I’m not arguing against deacons and elders and bishops and the like. These responsibilities are clearly set forth in scripture. I’m arguing against what the UMC and other denominations have made these things to be.

          You are putting words in my mouth when you accuse me of claiming that clericalism is malicious. But to think that creating hierarchies within the church doesn’t create an opportunity for the abuse of power in naive. Once any group of people, be it the church or otherwise, starts defining who is allowed to do a particular work in the church, then the church has also defined who cannot do that work. Worse yet, if the church uses the justification of these practices that reflect more the structure of the government or magistrates, while calling it tradition, then it moves away from the original idea behind it all–that is, that God gives gifts to the laos of the church for the work of the church.

          I think you may be mistaken in thinking that I hate the church. I do not. I too have a long list of clergy persons who have helped me grow closer to Christ. However, I have been deeply hurt by elders, deacons, a bishop, district superintendents, and lay people in positions of power that have alienated me from the UMC after years of membership and service.

          Maybe clerical defensiveness in the face of criticism and claims of hurt should be replaced with words like, “maybe we’re wrong,” or “I’m sorry,” or even “I love you.” All I received from the UMC when I chose to turn in my credentials was a chewing out by a DS over the phone, snubbed at AC by another DS, and a form letter from the bishop’s secretary. If that’s what comes with magic hands, you can keep it.

  15. Judy Hall says

    I am a UMC deacon and my husband is a UMC elder. We are both pastoral counselors. Neither of us itinerates. He can administer sacraments and I cannot. He served churches, then became a chaplain supervisor, then a pastoral counselor before the order of deacon existed in the UMC. If he had felt the call to chaplaincy or pastoral counseling more recently would he have been required to leave the order of elders and join the order of deacons?

    • says

      Technically he still itinerates. In general, such Elders tend to be left alone (where they are) by Bishops/Cabinets/Conferences. Similar to Elders who pastor at our largest or most powerful churches. At least that’s the way I read the BoD

      My wife and I are int eh same pattern as you are. We enjoy these discussions!

    • says

      It doesn’t. The tradition comes from a complicated extrapolation of the formation of a new Christian priesthood out of the book of Hebrews. The Didache only offers prayers of praise and thanksgiving to open and close communal table fellowship. In the earliest church traditions of which we have record, there is no prayer of epicesis as sacramental church communities employ it today.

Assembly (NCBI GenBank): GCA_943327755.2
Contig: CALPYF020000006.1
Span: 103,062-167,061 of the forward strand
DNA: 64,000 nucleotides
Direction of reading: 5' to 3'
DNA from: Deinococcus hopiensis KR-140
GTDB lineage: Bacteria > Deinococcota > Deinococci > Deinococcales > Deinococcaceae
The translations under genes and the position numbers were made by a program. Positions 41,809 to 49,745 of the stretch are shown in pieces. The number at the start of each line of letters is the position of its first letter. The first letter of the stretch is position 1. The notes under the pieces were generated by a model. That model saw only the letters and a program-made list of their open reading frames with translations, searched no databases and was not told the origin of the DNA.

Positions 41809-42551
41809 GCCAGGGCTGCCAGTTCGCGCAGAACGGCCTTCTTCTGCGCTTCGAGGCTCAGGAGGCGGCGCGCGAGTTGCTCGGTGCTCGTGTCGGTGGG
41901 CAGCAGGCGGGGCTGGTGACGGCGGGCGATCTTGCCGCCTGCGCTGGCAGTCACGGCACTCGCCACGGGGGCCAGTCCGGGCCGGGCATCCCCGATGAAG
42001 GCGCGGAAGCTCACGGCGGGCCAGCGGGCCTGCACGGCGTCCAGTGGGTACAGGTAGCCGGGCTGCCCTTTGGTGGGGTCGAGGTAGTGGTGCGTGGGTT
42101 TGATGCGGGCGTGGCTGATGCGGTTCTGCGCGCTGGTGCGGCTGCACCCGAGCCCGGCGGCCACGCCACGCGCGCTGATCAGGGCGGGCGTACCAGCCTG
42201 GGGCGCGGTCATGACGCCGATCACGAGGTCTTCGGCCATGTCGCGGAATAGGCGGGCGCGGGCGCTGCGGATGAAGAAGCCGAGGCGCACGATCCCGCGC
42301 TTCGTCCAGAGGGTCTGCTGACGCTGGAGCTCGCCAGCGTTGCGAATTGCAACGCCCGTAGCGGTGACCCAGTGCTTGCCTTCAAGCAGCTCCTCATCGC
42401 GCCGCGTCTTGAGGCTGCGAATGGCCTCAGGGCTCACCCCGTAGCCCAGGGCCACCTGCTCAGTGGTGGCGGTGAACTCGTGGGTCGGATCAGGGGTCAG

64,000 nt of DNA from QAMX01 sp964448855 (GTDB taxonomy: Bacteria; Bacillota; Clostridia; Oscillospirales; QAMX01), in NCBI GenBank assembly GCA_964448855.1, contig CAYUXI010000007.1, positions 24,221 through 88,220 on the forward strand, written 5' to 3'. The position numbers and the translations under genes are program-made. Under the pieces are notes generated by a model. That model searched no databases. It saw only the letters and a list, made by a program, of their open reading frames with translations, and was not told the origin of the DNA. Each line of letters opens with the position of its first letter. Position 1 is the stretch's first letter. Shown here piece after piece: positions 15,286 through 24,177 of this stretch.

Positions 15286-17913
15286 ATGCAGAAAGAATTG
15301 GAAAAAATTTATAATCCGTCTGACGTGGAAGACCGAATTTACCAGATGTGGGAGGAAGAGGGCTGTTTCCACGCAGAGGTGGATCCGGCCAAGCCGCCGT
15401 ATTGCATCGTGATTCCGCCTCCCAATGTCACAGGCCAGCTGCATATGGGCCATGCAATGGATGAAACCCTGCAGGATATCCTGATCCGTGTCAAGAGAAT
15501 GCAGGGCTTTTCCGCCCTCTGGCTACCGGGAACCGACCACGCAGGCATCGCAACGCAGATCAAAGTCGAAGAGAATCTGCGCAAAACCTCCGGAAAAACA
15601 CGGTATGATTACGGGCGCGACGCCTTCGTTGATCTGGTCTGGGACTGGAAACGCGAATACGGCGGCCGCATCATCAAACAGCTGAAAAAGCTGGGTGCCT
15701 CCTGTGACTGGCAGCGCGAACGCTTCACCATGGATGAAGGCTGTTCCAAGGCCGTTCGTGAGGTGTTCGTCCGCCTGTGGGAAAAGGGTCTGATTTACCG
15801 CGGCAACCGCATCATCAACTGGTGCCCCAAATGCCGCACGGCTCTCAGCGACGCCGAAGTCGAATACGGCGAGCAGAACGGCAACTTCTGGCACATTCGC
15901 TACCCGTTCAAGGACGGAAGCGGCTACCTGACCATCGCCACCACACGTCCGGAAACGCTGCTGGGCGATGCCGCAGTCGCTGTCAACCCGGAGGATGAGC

• John P. says

        The term it doesn’t seems to close the door on further discussion. Unless you seem to think the book of discipline trumps The Word.

  16. says

    Thanks for posting about this! I do not believe we (UMC) handle this very well. Call me cynical, but I think it is a turf (or power) issue for many Elders. Full disclosure: I am an Elder, 20+ years in, and fight to keep from making or allowing power or turf to direct my ministry or understanding.

    • LostDog says

      Thank you for your insight and self-examination, and vigilance against taking power trips. If only more would do so…focus on the ministry and not on titles and privileges. “We’ve always done it this way” is a disingenuous argument, and sets my teeth on edge whenever I hear people rush to that defense. So again, tip of the hat to you, sir.

  17. Diane Quantic says

    Doesn’t this question date back to the roots of Methodism in the Church of England/Catholic church? The idea that there is a succession from one [Elder] to the next? When I took a course on church history, I seem to remember that Wesley and the rest of the leaders had a conundrum when the church began to spread through the colonies, since they believed that only Wesley or another ordained (Church of England) person could ordain new pastors–far away from any ordained person. Isn’t the root of the Elder/Deacon/Word question similar? Just wondering.
    I’m a Lay Speaker, but not versed in Methodist theology.

  18. John P. says

    After reading the thoughtful discussion going on about the subject. My question, why does the UMC make things so difficult?

  19. Dave Z says

    As the spouse (M.Div., not ordained) of a lay delegate (D.Min. student) to the 2013 Florida Annual Conference Event: it was asked that Bishop Carter consider putting into more frequent practice allowing Deacons the blessing of administering the Sacrament of Holy Communion per paragraph 328 of the BOD.
    I approve.

  20. says

    As an elder in the UMC for 24 years, I see this whole issue as being centered on power – who has it and who doesn’t. There is nothing biblical about the way we currently administer Holy Communion, and I flat out refuse to “pre-consecrate” elements. Magic hands and words (and clericalism) indeed! My job, as I see it, is to make sure the sacraments are administered properly in my congregation, and that may (in my opinion) be done by elders, deacons, and lay people. Call me a heretic, but that’s my ever so humble opinion. :^)